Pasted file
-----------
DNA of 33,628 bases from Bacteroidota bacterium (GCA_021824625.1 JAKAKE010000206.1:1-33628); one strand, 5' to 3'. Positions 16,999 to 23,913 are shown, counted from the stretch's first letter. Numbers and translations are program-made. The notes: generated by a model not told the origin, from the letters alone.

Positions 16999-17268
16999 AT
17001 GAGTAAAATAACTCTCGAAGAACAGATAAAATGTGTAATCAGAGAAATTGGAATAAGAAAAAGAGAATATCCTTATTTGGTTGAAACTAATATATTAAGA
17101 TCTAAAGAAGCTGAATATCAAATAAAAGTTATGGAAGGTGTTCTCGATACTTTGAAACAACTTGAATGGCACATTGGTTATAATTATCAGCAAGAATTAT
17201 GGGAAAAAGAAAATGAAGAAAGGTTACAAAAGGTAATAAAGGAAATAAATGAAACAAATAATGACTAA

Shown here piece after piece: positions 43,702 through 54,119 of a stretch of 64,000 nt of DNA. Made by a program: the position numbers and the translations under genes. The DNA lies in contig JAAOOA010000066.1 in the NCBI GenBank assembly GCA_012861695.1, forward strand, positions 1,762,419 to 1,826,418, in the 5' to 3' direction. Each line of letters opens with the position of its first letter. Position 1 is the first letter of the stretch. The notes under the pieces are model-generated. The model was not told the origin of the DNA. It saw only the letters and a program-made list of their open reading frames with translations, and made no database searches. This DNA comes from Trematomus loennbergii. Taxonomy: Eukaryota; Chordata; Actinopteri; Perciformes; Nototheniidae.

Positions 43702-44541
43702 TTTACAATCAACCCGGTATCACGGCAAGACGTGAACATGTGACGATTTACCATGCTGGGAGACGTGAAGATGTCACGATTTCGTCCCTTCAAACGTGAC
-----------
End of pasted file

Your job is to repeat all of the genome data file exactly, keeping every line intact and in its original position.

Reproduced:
DNA of 33,628 bases from Bacteroidota bacterium (GCA_021824625.1 JAKAKE010000206.1:1-33628); one strand, 5' to 3'. Positions 16,999 to 23,913 are shown, counted from the stretch's first letter. Numbers and translations are program-made. The notes: generated by a model not told the origin, from the letters alone.

Positions 16999-17268
16999 AT
17001 GAGTAAAATAACTCTCGAAGAACAGATAAAATGTGTAATCAGAGAAATTGGAATAAGAAAAAGAGAATATCCTTATTTGGTTGAAACTAATATATTAAGA
17101 TCTAAAGAAGCTGAATATCAAATAAAAGTTATGGAAGGTGTTCTCGATACTTTGAAACAACTTGAATGGCACATTGGTTATAATTATCAGCAAGAATTAT
17201 GGGAAAAAGAAAATGAAGAAAGGTTACAAAAGGTAATAAAGGAAATAAATGAAACAAATAATGACTAA

Shown here piece after piece: positions 43,702 through 54,119 of a stretch of 64,000 nt of DNA. Made by a program: the position numbers and the translations under genes. The DNA lies in contig JAAOOA010000066.1 in the NCBI GenBank assembly GCA_012861695.1, forward strand, positions 1,762,419 to 1,826,418, in the 5' to 3' direction. Each line of letters opens with the position of its first letter. Position 1 is the first letter of the stretch. The notes under the pieces are model-generated. The model was not told the origin of the DNA. It saw only the letters and a program-made list of their open reading frames with translations, and made no database searches. This DNA comes from Trematomus loennbergii. Taxonomy: Eukaryota; Chordata; Actinopteri; Perciformes; Nototheniidae.

Positions 43702-44541
43702 TTTACAATCAACCCGGTATCACGGCAAGACGTGAACATGTGACGATTTACCATGCTGGGAGACGTGAAGATGTCACGATTTCGTCCCTTCAAACGTGAC